Hydrolyzed dietary casein as compared with the intact protein reduces postprandial peripheral, but not whole-body, uptake of nitrogen in humans.Am J Clin Nutr. 2009 Oct; 90(4):1011-22.AJ
Compared with slow proteins, fast proteins are more completely extracted in the splanchnic bed but contribute less to peripheral protein accretion; however, the independent influence of absorption kinetics and the amino acid (AA) pattern of dietary protein on AA anabolism in individual tissues remains unknown.
We aimed to compare the postprandial regional utilization of proteins with similar AA profiles but different absorption kinetics by coupling clinical experiments with compartmental modeling.
Experimental data pertaining to the intestine, blood, and urine for dietary nitrogen kinetics after a 15N-labeled intact (IC) or hydrolyzed (HC) casein meal were obtained in parallel groups of healthy adults (n = 21) and were analyzed by using a 13-compartment model to predict the cascade of dietary nitrogen absorption and regional metabolism.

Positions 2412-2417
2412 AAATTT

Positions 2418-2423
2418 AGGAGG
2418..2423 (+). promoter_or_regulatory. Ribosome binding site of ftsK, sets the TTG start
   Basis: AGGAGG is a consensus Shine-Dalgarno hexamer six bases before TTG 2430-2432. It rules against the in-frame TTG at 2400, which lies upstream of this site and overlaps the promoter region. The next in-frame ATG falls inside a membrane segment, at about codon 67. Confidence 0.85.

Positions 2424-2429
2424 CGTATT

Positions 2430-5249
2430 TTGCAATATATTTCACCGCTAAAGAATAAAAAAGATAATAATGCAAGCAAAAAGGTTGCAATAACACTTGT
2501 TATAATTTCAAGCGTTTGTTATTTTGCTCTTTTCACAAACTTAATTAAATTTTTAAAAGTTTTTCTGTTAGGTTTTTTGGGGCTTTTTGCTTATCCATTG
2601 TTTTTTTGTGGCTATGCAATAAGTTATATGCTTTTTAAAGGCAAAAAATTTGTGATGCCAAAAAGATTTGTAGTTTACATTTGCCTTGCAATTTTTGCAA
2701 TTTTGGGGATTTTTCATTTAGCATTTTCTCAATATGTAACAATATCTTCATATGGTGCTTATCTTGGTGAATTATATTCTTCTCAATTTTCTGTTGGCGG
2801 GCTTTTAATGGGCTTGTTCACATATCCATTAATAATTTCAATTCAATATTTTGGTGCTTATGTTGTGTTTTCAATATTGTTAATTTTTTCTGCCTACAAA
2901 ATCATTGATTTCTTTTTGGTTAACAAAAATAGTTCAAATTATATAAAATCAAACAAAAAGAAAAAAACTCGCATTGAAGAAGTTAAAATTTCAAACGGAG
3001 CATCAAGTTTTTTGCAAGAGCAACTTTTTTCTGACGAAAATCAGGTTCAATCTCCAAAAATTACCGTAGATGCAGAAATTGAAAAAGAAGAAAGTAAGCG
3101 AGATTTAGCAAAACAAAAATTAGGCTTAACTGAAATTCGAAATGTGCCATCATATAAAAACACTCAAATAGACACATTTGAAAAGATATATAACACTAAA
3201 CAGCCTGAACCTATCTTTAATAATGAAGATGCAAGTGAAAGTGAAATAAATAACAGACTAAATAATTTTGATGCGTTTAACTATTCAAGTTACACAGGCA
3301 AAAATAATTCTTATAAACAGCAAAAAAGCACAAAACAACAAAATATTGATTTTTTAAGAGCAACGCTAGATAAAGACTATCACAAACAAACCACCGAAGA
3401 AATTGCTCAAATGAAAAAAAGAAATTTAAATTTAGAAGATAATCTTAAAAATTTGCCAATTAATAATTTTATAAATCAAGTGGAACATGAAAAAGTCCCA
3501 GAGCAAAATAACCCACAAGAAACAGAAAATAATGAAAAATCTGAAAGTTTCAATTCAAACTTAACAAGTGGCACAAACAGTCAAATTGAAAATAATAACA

IC and HC elicited a similar whole-body postprandial retention of dietary nitrogen, but HC was associated with a faster rate of absorption than was IC, resulting in earlier and stronger hyperaminoacidemia and hyperinsulinemia. An enhancement of both catabolic (26%) and anabolic (37%) utilization of dietary nitrogen occurred in the splanchnic bed at the expense of its further peripheral availability, which reached 18% and 11% of ingested nitrogen 8 h after the IC and HC meals, respectively.
The form of delivery of dietary AAs constituted an independent factor of modulation of their postprandial regional metabolism, with a fast supply favoring the splanchnic dietary nitrogen uptake over its peripheral anabolic use. These results question a possible effect of ingestion of protein hydrolysates on tissue nitrogen metabolism and accretion. This trial was registered at clinicaltrials.gov as NCT00873951.